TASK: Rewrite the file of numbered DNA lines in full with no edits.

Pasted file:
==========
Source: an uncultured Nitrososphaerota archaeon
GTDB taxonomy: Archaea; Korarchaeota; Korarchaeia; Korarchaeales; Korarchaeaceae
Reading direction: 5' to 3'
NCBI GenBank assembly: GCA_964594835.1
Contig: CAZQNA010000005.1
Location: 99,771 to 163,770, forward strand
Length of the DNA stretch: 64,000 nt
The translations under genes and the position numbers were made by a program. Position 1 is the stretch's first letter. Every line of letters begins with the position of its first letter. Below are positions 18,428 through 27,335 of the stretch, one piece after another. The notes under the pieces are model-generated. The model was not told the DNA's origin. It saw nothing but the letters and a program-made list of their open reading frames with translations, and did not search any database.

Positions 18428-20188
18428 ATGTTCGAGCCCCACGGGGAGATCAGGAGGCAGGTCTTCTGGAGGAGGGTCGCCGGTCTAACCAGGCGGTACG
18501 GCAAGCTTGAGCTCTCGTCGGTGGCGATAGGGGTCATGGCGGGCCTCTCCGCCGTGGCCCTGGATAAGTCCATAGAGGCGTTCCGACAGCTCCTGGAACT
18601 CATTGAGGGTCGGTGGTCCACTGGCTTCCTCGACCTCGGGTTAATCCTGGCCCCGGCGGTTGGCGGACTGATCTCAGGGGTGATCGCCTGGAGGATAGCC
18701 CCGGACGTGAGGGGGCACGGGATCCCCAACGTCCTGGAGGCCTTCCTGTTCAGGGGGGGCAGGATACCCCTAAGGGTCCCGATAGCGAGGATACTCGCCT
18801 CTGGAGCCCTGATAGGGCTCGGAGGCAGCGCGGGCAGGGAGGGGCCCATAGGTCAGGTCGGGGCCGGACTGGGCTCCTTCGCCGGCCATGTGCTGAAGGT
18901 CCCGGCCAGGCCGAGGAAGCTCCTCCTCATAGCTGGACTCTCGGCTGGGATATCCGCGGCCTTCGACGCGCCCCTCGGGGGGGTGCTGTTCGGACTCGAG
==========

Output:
Source: an uncultured Nitrososphaerota archaeon
GTDB taxonomy: Archaea; Korarchaeota; Korarchaeia; Korarchaeales; Korarchaeaceae
Reading direction: 5' to 3'
NCBI GenBank assembly: GCA_964594835.1
Contig: CAZQNA010000005.1
Location: 99,771 to 163,770, forward strand
Length of the DNA stretch: 64,000 nt
The translations under genes and the position numbers were made by a program. Position 1 is the stretch's first letter. Every line of letters begins with the position of its first letter. Below are positions 18,428 through 27,335 of the stretch, one piece after another. The notes under the pieces are model-generated. The model was not told the DNA's origin. It saw nothing but the letters and a program-made list of their open reading frames with translations, and did not search any database.

Positions 18428-20188
18428 ATGTTCGAGCCCCACGGGGAGATCAGGAGGCAGGTCTTCTGGAGGAGGGTCGCCGGTCTAACCAGGCGGTACG
18501 GCAAGCTTGAGCTCTCGTCGGTGGCGATAGGGGTCATGGCGGGCCTCTCCGCCGTGGCCCTGGATAAGTCCATAGAGGCGTTCCGACAGCTCCTGGAACT
18601 CATTGAGGGTCGGTGGTCCACTGGCTTCCTCGACCTCGGGTTAATCCTGGCCCCGGCGGTTGGCGGACTGATCTCAGGGGTGATCGCCTGGAGGATAGCC
18701 CCGGACGTGAGGGGGCACGGGATCCCCAACGTCCTGGAGGCCTTCCTGTTCAGGGGGGGCAGGATACCCCTAAGGGTCCCGATAGCGAGGATACTCGCCT
18801 CTGGAGCCCTGATAGGGCTCGGAGGCAGCGCGGGCAGGGAGGGGCCCATAGGTCAGGTCGGGGCCGGACTGGGCTCCTTCGCCGGCCATGTGCTGAAGGT
18901 CCCGGCCAGGCCGAGGAAGCTCCTCCTCATAGCTGGACTCTCGGCTGGGATATCCGCGGCCTTCGACGCGCCCCTCGGGGGGGTGCTGTTCGGACTCGAG